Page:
We raced down the coast after Lake Quinault, horrified at Aberdeen, redeemed by South Bend, virtually flew over the Columbia River and caught our breath at Seaside.
Here’s a beach without logs, but with soft sand and people sitting down to picnic and relax. Plenty of room.
There is also a boardwalk – of the paved with balustrade type – that made for a pleasant stroll along residences and businesses. One of those places is the Seaside Aquarium. Easy access to the walkway is at the end of each street.
Down the road some more, we didn’t get much of a look at the place that evening. We hunkered down exhausted. Got up early to visit the Tillamook Cheese Factory. And factory it is. Cheese making seemed hidden in giant vats.
Otherwise, we saw them wrapping the 2-lb cheeses and the 40-lb blocks. Wow, forty pounds! Got to taste, too. Many adorable and clever items in gift shop. Too early for ice cream tasting – non-cheese flavors.
Tillamook also has a Pioneer Museum, Forest Center and Quilt Museum. Many buildings sported a colorful block of different quilt patterns.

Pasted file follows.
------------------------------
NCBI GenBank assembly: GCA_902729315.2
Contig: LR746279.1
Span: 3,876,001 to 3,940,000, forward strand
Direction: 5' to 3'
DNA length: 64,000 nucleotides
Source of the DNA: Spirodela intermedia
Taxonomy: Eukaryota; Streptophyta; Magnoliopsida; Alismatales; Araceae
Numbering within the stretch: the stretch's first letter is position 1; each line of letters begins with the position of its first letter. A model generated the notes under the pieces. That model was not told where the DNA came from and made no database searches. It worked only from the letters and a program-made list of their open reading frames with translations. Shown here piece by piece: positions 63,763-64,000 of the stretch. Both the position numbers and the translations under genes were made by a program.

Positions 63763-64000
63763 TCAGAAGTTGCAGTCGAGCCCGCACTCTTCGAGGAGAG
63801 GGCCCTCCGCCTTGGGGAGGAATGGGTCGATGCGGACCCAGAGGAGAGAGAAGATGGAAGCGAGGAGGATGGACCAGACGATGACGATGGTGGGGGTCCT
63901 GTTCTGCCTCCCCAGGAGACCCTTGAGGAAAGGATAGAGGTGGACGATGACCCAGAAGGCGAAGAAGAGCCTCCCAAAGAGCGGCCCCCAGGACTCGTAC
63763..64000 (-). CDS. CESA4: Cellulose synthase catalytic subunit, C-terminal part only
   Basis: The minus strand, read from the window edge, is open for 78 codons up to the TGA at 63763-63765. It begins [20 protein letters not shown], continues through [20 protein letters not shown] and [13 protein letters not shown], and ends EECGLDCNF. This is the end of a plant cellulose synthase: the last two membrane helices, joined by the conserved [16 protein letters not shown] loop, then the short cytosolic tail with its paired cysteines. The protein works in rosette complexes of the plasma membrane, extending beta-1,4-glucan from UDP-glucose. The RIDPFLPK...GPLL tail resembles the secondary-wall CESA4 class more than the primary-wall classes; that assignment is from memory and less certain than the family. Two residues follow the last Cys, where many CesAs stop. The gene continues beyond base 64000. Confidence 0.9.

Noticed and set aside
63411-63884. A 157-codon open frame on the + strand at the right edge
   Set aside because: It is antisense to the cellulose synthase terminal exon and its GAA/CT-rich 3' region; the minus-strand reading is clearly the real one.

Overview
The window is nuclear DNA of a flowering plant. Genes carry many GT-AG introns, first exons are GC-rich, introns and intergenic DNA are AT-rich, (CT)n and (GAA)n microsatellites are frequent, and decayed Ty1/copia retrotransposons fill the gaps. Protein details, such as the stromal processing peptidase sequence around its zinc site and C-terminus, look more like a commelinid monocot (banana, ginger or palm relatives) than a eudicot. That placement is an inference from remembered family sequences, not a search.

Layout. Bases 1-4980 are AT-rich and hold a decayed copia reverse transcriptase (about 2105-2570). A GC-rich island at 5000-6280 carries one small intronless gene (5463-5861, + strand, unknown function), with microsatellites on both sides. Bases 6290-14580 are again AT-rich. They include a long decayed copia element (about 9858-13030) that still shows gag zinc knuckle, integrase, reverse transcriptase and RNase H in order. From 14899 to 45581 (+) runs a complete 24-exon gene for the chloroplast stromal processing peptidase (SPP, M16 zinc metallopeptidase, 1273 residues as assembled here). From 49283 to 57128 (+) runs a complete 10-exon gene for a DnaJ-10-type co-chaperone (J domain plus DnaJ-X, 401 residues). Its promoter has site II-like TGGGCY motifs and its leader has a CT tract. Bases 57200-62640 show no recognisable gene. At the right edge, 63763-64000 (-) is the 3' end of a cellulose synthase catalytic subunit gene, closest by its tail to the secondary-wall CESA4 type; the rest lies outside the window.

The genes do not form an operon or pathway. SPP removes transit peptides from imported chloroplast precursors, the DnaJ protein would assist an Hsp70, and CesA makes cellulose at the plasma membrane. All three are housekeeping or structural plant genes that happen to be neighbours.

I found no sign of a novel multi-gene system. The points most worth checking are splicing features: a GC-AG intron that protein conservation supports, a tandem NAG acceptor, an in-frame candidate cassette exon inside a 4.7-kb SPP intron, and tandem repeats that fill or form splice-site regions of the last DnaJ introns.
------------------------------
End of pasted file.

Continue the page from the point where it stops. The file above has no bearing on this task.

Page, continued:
Cape Meares, the hard way
We’d heard about the Three Cape Scenic Drive. We started out with good intentions along the Tillamook Bay. It was serene at low tide. Cape Meares Lake was even more serene under gray sky. But the road was closed. Landslide?
So, we backtracked and went along the coast to Oceanside. The town is more hillside, but the beach is flat and wide. The wet sand of low tide easy to walk on. Choose your time to walk here. Hardly any beach at high tide.
Back on the road we headed towards Cape Meares.
While Mike found the lighthouse,
I found this unusual Sitka Spruce, called the Octopus Tree. Estimates are that it is 250-300 years old.
With road construction, we lost the other two capes, but I’m happy to drive through cow land. The distant hills shrouded in fog and the flat open land in shades of green looked so beautiful.
Maybe that’s another cape in the distance.
Munson Creek Falls
South of Tillamook and up a gravel road is Munson Creek Falls State Natural Site. Only a ¼ mile to the falls the path starts out flat, then starts climbing with stairs. I could see the top of the 260’ waterfall. Mike hiked farther to get this shot.
Website states 319′, local signs state 262′. I didn’t try the math. It’s the tallest of Oregon’s coast range.
It was a lush environment.
Then we got back on our way south – more Oregon beaches ahead.
Words by Lynn Millar. Bad photos from Lynn’s phone. Good photos by Mike Millar copyright 2013. Pictures available upon request.
To leave a comment, first click on the comic balloon in the upper right-hand corner.